A change in climate
The City is starting to take the risks of global warming seriously
IT IS about time the City took climate change risks seriously. The earth is hurtling towards an unlivable temperature rise of between three and four degrees centigrade, with the effects of global warming already being felt through the deadly heatwaves, storms, droughts and wildfires happening with increasing frequency around the world.
That was the message from the Bank of England yesterday, when it warned financiers that a “too little, too late” scenario could lead to the most “severe financial risks crystallising” across the banking and insurance sectors. The window for firms to reduce financial risks from climate change is now “finite and closing”, it said.
Threadneedle Street’s call for change comes days after the UN’s climate change report warned that “we only have the slimmest of opportunities remaining to avoid unthinkable damage” after finding that global warming impacts have hit sooner and harder than predicted. City giants including Aviva Investors and Legal & General have since called on the Government to legislate even tougher goals.
“We are engaging with the largest banks and insurance companies on how they engage with climate change.
“You do have divergent views, but there’s absolutely been a change of attitude [in recent months],” says Legal & General’s head of sustainability Meryam Omi. “It went from ‘haven’t really thought about it too much’ to a completely different conversation.”
Few companies have absorbed the changes more than the insurers battered by last summer’s deadly storms. The sector racked up billions of pounds in claims after Hurricane Harvey, the most powerful hurricane to hit Texas in half a century, wreaked havoc alongside Hurricanes Maria and Irma, one of the strongest storms ever recorded. Scientists said the scale of the destruction was exacerbated by climate change. As the planet warms, more extreme weather will follow.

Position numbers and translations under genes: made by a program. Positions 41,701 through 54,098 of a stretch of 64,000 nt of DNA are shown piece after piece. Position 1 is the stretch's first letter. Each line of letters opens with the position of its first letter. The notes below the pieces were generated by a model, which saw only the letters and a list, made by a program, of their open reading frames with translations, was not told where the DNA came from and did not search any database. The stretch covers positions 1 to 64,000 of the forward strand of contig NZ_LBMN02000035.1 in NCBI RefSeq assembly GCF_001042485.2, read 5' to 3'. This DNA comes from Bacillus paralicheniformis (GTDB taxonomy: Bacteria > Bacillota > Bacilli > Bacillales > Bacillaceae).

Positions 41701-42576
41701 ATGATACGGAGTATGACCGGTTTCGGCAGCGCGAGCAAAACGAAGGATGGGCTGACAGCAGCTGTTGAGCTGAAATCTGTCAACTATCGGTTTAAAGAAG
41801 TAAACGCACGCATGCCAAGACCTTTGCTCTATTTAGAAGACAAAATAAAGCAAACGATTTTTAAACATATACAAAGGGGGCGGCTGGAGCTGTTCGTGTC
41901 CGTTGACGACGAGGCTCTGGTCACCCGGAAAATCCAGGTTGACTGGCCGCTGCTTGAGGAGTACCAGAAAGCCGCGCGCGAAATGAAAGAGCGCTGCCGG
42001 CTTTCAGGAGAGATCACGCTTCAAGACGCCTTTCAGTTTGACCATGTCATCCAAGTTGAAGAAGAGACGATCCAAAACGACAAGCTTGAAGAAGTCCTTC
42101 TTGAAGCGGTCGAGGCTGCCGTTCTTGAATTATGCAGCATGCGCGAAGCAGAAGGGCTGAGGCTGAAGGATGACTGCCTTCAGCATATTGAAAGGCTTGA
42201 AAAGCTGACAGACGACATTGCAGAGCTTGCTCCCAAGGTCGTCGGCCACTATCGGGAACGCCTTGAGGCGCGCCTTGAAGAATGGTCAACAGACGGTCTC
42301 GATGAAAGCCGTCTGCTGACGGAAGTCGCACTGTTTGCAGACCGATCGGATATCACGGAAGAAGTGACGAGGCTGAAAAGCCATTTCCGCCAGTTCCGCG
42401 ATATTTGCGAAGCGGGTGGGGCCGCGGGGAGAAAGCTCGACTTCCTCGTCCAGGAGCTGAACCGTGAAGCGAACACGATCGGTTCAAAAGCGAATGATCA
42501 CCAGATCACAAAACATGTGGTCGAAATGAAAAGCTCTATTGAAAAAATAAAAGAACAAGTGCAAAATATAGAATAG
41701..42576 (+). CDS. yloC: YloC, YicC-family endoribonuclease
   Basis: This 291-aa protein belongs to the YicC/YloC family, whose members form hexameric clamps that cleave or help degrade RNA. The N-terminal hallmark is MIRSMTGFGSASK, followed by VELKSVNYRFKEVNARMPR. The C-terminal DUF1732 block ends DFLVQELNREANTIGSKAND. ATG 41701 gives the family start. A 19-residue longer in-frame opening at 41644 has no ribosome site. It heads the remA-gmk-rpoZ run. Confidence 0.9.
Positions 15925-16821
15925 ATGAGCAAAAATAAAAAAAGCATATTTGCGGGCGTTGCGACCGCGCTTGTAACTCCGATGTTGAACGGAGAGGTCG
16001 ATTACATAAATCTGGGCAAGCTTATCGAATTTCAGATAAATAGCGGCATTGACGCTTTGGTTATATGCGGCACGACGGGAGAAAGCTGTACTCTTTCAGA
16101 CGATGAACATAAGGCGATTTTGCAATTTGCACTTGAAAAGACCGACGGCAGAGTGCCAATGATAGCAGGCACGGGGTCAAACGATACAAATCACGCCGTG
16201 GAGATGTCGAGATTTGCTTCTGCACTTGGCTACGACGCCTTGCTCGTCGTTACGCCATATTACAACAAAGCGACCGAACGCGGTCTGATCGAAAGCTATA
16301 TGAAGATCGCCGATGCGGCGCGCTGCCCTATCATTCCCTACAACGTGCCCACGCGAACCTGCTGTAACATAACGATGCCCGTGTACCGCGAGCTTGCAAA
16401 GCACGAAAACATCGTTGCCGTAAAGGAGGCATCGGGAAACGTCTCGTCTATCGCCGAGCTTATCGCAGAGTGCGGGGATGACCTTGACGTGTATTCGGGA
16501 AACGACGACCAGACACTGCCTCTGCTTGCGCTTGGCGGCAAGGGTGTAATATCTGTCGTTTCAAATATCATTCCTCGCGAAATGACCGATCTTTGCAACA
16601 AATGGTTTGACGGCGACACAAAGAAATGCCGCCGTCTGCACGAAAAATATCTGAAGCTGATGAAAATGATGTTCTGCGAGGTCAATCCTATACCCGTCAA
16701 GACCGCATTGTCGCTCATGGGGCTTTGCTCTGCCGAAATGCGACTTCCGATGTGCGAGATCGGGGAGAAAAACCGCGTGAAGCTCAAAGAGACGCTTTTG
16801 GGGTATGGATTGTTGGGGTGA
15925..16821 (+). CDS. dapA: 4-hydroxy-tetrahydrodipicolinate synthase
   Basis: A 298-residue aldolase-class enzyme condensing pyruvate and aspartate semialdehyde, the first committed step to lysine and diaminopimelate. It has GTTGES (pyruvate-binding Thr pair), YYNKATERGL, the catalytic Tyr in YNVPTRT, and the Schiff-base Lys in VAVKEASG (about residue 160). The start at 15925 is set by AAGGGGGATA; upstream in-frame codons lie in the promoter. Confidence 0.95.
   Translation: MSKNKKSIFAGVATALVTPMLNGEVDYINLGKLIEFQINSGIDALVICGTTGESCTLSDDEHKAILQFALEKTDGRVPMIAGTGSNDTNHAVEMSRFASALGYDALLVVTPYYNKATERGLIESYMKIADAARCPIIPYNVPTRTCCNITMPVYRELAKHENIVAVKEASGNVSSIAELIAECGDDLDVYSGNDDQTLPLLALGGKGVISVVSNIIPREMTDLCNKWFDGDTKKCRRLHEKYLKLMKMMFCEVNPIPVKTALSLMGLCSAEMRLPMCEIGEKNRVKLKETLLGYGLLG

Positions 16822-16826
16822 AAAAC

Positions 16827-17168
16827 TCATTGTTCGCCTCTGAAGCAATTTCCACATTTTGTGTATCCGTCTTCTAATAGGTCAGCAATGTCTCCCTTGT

“Insurance companies quietly shape modern society, deciding what type of projects can be financed, built and operated,” says Lucie Pinson of the Unfriend Coal campaign. “Insurers, and the financial community, have a huge amount to gain from effectively assessing and acting on climate risk. Payouts after extreme weather events and the risk of stranded assets present a severe risk to business models that fail to conduct a rapid exit from fossil fuels.”
Insurers have pulled more than $20bn (£15.2bn) from coal companies, but have for years also been under pressure to come up with products or investments that could change consumer behaviour. Aviva launched a “pay-as-you-drive” scheme a number of years ago with the goal of slashing CO2 emissions, while Lloyd’s has previously suggested that insurers invest in coral reefs and mangroves to dampen the impact of coastal storms. The idea is that this would reduce the amount insurers pay out in claims.
But more needs to be done. In its warning to the City, the central bank’s Prudential Regulation Authority urged financial institutions to pick a top executive to take responsibility for managing climate change risks and keep the board informed. It also urged companies to run their own climate change scenario testing to review their exposure to extreme weather events or other risks, such as mortgages on homes in flood plains.